# Is it correct the approach of fractions in finding the weight of an object in another planet?

The problem is as follows:

A body has a weight of $$w$$ in the surface of the Earth. If the object is transported to a planet whose mass and radius is two times that of the Earth. Find its weight.

$$\begin{array}{ll} 1.&4w\\ 2.&2w\\ 3.&\frac{w}{2}\\ 4.&\frac{w}{4}\\ 5.&w\\ \end{array}$$

How should I calculate the weight of this object?.

On earth the only force acting in the object is given by the weight:

$$F=mg=w$$

And the gravitational force between two masses is given by:

$$F=G\frac{m_1m_2}{r^2}$$

Since it mentions that this object is moved to a planet which it has a radius which is two times that of the Earth and a mass double that of Earth then this becomes as:

$$F_{2}=G\frac{m_1\cdot 2 m_2}{(2r)^2}=\frac{1}{2}G\frac{m_1m_2}{r^2}$$

Therefore:

$$w_{Planet}=\frac{1}{2}w_{Earth}$$

But this doesn't make sense. What could I be doing wrong?. Shouldn't be the opposite. I mean two times that of the weight from Earth?. Can someone help me here?.

• This question would be more appropriate for the Physics Stack Exchange Mar 25, 2020 at 9:57

If density were constant, (it isn't, but lets start there.)

Mass is proportional to volume. Volume increases with the cube of radius.

If we call this alien planet, planet $$X,$$ we can say about its mass: $$m_X = 8m_E$$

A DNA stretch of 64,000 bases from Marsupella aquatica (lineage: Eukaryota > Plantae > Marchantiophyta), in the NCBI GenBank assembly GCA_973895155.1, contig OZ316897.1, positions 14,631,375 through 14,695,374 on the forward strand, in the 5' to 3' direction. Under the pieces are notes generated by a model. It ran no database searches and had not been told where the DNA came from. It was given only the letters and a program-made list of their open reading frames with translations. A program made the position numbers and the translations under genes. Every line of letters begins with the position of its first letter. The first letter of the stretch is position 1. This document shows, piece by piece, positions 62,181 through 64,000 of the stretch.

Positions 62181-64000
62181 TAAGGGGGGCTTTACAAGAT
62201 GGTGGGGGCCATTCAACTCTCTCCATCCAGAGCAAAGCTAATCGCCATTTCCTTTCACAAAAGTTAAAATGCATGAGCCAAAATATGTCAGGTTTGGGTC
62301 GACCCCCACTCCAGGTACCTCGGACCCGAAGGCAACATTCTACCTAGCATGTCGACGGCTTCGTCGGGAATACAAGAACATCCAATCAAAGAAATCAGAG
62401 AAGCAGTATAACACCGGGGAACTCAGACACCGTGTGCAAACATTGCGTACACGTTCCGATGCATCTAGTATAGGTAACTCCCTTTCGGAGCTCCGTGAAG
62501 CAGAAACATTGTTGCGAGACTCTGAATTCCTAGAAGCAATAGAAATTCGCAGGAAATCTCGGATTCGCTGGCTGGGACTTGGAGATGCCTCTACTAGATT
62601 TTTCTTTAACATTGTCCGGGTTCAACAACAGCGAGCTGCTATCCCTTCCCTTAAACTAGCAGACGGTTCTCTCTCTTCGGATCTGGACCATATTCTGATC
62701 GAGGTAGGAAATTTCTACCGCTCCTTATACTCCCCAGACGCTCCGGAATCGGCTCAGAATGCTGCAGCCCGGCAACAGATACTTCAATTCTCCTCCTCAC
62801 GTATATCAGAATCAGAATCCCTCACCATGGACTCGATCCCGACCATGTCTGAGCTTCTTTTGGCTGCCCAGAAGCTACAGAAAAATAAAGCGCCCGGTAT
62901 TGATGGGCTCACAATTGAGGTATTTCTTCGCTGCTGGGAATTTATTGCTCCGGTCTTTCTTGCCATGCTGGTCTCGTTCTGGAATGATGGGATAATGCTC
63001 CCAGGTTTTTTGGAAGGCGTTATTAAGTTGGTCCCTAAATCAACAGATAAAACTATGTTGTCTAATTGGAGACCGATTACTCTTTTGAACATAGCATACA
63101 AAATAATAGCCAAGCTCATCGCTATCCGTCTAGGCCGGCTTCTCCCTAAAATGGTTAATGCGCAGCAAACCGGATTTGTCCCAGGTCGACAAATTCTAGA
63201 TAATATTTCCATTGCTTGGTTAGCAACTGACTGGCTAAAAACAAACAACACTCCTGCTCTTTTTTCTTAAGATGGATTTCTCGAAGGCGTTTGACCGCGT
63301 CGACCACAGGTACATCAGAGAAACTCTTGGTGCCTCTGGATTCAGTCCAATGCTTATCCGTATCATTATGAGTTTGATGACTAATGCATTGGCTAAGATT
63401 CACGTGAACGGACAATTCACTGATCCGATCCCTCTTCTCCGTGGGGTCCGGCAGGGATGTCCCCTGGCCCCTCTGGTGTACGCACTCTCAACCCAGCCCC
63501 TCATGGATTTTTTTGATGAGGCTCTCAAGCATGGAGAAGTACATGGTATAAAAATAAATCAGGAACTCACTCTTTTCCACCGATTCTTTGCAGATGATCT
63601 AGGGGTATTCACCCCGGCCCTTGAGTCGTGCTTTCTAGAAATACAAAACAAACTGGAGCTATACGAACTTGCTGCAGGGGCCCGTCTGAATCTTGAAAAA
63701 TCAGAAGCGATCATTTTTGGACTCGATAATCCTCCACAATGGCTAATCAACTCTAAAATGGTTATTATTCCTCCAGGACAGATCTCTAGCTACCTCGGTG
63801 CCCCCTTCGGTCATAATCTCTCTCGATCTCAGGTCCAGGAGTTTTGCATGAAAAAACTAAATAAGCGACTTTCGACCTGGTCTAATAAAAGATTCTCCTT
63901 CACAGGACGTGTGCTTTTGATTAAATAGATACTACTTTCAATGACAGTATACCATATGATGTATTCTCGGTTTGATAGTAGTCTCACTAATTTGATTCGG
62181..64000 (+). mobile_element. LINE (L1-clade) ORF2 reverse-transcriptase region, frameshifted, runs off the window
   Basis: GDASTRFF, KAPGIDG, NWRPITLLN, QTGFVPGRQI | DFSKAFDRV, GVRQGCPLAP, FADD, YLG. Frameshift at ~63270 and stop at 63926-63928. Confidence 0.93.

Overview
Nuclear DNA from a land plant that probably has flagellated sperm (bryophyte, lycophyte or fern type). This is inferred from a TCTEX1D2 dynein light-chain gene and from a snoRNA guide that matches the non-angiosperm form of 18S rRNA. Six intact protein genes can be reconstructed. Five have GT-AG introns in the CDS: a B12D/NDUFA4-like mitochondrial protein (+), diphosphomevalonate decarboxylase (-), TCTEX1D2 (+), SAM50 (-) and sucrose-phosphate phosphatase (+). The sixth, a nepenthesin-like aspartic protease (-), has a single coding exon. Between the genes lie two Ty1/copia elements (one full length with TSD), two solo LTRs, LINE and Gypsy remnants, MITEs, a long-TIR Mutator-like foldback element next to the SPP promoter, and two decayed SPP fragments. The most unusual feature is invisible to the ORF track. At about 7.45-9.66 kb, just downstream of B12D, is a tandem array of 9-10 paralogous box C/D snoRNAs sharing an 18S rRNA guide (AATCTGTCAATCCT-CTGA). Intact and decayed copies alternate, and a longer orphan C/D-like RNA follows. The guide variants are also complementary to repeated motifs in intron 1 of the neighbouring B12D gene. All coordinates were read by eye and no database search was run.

As for gravity. $$g = G\frac {m_X w}{d^2}$$

$$d$$ is $$2\times$$, $$d^2$$ is $$4\times$$, and $$\frac{m_X}{d^2}$$ is double earth gravity.

But density is not constant. $$m_X = 2m_E.$$ The density is $$\frac 14$$ earth density.

$$g = G \frac{m_X w}{(2d)^2} = \frac 12 \frac{m_E w}{d^2}$$

Gravity is less because the density is so much lower.

The new $$g'$$ would change by a factor of $$M/R^2=2/2^2=1/2$$, so $$g'=g/2$$ and $$w'=w/2$$.

Wikipedia's Shell theorem article states:

Isaac Newton proved the shell theorem and stated that:

1. A spherically symmetric body affects external objects gravitationally as though all of its mass were concentrated at a point at its centre.

Also, the density can vary, but only based on the distance from the center. Earth matches this ideal fairly closely, and I guess it's to be assumed so does this other planet. This means you can reasonably treat earth, and the other planet, to be point masses at their centers. Note this is why you're able to use the formula for the gravitational forces between $$2$$ masses, i.e., $$F=G\frac{m_1m_2}{r^2}$$, using the planets as a whole, instead of treating each bit of mass on its own.

Using this center point masses concept, the mass of the other planet being double means that, if the radius were the same, the weight on this planet would be double that of the same object on earth. However, the radius being double that of earth means, since the force of gravity is inversely proportional to the square of the distance, the gravity would be a factor of $$\left(\frac{1}{2}\right)^2 = \frac{1}{4}$$ that of earth. Thus, overall, any object's weight would be $$2\left(\frac{1}{4}\right) = \frac{1}{2}$$ that of earth, as you correctly determined, i.e., that $$w_{\text{Planet}}=\frac{1}{2}w_{\text{Earth}}$$.